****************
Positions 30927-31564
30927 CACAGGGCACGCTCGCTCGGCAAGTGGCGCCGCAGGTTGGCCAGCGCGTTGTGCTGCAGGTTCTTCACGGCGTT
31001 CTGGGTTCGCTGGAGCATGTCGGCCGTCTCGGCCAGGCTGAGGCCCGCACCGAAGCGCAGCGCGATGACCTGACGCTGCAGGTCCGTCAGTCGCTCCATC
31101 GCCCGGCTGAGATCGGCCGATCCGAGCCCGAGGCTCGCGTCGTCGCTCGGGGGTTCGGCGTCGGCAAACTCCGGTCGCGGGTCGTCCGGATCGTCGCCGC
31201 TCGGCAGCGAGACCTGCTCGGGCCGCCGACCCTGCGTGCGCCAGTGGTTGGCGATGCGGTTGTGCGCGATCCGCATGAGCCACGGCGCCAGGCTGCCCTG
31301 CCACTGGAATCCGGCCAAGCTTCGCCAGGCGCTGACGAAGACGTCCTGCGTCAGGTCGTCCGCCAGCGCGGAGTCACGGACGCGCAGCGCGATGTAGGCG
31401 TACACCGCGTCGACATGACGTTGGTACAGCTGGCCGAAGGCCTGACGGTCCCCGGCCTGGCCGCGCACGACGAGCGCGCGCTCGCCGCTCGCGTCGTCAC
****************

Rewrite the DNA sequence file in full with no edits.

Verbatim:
Positions 30927-31564
30927 CACAGGGCACGCTCGCTCGGCAAGTGGCGCCGCAGGTTGGCCAGCGCGTTGTGCTGCAGGTTCTTCACGGCGTT
31001 CTGGGTTCGCTGGAGCATGTCGGCCGTCTCGGCCAGGCTGAGGCCCGCACCGAAGCGCAGCGCGATGACCTGACGCTGCAGGTCCGTCAGTCGCTCCATC
31101 GCCCGGCTGAGATCGGCCGATCCGAGCCCGAGGCTCGCGTCGTCGCTCGGGGGTTCGGCGTCGGCAAACTCCGGTCGCGGGTCGTCCGGATCGTCGCCGC
31201 TCGGCAGCGAGACCTGCTCGGGCCGCCGACCCTGCGTGCGCCAGTGGTTGGCGATGCGGTTGTGCGCGATCCGCATGAGCCACGGCGCCAGGCTGCCCTG
31301 CCACTGGAATCCGGCCAAGCTTCGCCAGGCGCTGACGAAGACGTCCTGCGTCAGGTCGTCCGCCAGCGCGGAGTCACGGACGCGCAGCGCGATGTAGGCG
31401 TACACCGCGTCGACATGACGTTGGTACAGCTGGCCGAAGGCCTGACGGTCCCCGGCCTGGCCGCGCACGACGAGCGCGCGCTCGCCGCTCGCGTCGTCAC